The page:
Showtime is the underdog of pay-cable networks, constantly competing against HBO, its much larger and well-funded rival.Ask Showtime's executives, though, and they'll quickly tell you that their programming is as cutting-edge and innovative as anything that other channel has to offer, but its smaller subscription numbers mean fewer people have the chance to experience it.
That's one of the reasons that winning awards for programming is so important - it helps raise the visibility of shows, such as Huff, that aren't on the radar of many viewers, even those in the entertainment industry who hand out the accolades.
Each year, the 12,000 voting members of the Academy of Television Arts & Sciences are bombarded with hundreds of hours of TV series on DVDs in the spring and are expected to choose the year's best and boldest shows and performers as Emmy nominees. The problem is, in a field crowded with well-known offerings like Lost and Desperate Housewives, just getting those voters to view a show like Huff is a challenge. But Richard Licata, Showtime VP of communications, and his team stepped up to the challenge of winning Emmy recognition for the first-season program.
Along with its limited audience, Huff presented the secondary challenge of having its season finale take place in January, "so there would have been four to five months that it was out of sight" before the voting took place, says Licata. In addition, like many cable shows, it had a 13-episode season, as opposed to 20-plus for network shows.
To combat those hurdles, Licata and his team decided on a simple-sounding, but risky strategy: Send out the entire series on disc in the first week of February, about four months before other Emmy competitors would send out their own packages, in an effort to "avoid the clutter that all the Academy members are bombarded with in May and June," he says.
Although it sounds like a reasonable strategy, the team knew it could backfire because many voters weren't thinking of the balloting yet, and there was the chance that the DVDs would sit on shelves and be forgotten. But Licata was hoping for the opposite - that the extra time would encourage voters to pop it in the DVD player "on a lazy Sunday afternoon," he says.
The Huff mailer went out in a leather-lined box to help it grab attention. It was sent to journalists, as well. While many shows send out only their top episodes, Licata decided that mailing the entire season of Huff was also an important move.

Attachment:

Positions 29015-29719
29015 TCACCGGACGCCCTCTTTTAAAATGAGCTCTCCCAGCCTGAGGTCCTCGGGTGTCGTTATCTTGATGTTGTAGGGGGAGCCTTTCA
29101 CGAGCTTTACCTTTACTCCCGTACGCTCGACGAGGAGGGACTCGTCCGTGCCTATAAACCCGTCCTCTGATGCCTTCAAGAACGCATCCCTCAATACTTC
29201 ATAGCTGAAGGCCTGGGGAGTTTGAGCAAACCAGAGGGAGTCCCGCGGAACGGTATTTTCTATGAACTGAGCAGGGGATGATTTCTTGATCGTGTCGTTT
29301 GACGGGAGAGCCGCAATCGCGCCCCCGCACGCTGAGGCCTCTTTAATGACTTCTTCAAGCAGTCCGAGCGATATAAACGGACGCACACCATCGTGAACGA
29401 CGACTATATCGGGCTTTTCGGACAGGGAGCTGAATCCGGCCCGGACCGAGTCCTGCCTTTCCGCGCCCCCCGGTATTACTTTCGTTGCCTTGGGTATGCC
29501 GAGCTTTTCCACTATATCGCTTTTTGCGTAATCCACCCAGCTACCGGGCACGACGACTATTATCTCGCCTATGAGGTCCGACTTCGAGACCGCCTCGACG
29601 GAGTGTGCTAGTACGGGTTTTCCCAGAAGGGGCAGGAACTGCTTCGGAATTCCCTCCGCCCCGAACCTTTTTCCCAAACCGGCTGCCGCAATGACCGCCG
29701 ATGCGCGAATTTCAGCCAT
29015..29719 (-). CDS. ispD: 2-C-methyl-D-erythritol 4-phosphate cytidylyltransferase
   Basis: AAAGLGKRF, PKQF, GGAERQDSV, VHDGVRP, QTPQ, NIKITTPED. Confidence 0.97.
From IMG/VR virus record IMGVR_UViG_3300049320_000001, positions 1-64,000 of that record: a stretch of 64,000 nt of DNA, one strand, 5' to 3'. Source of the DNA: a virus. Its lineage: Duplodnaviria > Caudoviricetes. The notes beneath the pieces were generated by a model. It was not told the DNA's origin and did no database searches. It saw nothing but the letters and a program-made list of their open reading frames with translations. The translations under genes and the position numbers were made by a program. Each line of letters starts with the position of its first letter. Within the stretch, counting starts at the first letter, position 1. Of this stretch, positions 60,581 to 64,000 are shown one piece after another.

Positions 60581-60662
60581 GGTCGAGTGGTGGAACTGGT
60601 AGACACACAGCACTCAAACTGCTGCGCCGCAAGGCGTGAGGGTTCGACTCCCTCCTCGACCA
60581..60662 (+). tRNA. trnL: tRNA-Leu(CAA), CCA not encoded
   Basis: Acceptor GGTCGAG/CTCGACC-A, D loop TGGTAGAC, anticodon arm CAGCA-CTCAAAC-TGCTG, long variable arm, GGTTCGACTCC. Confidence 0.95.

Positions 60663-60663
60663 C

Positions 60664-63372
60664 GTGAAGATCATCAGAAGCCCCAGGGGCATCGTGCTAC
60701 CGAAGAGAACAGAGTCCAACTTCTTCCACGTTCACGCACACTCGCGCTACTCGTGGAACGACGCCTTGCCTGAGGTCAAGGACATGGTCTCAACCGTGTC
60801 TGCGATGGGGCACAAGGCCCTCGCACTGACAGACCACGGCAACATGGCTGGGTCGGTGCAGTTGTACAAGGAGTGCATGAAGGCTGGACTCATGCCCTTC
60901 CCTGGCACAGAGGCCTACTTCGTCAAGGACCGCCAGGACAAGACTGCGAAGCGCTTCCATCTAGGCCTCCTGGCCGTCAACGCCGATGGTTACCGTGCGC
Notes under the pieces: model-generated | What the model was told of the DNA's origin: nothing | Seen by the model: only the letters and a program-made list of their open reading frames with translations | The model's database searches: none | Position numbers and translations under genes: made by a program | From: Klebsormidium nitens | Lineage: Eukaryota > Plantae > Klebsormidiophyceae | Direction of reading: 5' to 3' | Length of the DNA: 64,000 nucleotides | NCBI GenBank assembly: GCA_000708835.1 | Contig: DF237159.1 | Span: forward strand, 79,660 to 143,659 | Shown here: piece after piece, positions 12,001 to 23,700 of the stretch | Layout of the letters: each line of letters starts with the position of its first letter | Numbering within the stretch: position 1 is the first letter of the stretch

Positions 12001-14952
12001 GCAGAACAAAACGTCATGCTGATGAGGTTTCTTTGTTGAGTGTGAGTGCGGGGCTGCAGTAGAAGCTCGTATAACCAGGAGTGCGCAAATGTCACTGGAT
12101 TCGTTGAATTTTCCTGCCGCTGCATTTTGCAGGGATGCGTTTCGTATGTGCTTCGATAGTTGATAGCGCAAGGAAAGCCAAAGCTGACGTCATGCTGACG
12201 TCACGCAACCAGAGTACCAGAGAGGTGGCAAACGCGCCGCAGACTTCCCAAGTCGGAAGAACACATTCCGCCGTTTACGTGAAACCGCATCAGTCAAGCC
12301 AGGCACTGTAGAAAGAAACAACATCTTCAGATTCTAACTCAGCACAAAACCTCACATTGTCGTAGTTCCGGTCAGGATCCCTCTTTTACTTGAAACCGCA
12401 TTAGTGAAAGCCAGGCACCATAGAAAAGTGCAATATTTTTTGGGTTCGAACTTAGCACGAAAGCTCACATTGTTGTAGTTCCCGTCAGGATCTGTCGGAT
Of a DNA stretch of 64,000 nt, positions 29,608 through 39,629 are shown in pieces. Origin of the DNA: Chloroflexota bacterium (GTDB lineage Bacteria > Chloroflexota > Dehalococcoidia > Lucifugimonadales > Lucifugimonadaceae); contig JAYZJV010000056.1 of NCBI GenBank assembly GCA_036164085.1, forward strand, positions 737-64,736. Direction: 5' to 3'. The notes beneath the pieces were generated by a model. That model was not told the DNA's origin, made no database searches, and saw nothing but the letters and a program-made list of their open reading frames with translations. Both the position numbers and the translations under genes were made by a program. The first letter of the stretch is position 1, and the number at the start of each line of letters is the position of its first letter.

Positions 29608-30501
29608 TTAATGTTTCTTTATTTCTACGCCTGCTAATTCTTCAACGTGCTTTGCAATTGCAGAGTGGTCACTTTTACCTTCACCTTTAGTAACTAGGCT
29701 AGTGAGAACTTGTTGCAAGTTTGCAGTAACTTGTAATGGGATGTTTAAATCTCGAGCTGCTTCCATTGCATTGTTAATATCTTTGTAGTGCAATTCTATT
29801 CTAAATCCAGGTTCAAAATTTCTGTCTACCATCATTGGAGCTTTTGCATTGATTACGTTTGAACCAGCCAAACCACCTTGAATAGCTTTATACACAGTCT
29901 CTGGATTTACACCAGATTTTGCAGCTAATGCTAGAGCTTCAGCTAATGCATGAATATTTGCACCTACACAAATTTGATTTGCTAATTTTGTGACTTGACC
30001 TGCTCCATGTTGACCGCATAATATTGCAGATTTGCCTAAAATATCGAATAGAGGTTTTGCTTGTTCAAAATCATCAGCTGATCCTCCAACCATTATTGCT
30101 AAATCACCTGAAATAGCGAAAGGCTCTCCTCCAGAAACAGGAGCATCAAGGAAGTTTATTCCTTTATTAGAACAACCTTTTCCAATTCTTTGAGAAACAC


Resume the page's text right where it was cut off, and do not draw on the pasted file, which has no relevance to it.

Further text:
"As the TV universe becomes more crowded, people want to have complete experiences and live with a show from its first episode to its last," he reasons. "Huff is that perfect show in that you need to see how it unfolds dramatically."
Then, to remind voters to watch, the network ran an extensive ad campaign in the entertainment trades in the spring.
After mailing the show to journalists, Licata followed up with some of them. He made a point to not over-hype the show with other tactics, however, so as not to become overbearing with voters and the media, and, thus, work against his goal.
"I lay in bed the night before the nominations saying, 'Oh my God, what a gamble,'" says Licata. But his worry was needless, as Huff became the first program in Showtime's 30-year history to receive Emmy nominations in the categories of best actor (Hank Azaria), best supporting actor (Oliver Platt), and best actress (Blythe Danner) for a drama series, with a total of seven nominations in all.
In addition to the high quality of the show, says Licata, "to get the number of nominations we got first season out had to have something to do with the fact that we mailed out early."
Licata and his team are now running a low-key effort aimed at closing the deal and winning a few Emmys, which will be announced on September 18.
PR team Showtime Networks (New York) Campaign Emmy nominations for Huff Time frame January to July 2005 Budget $150,000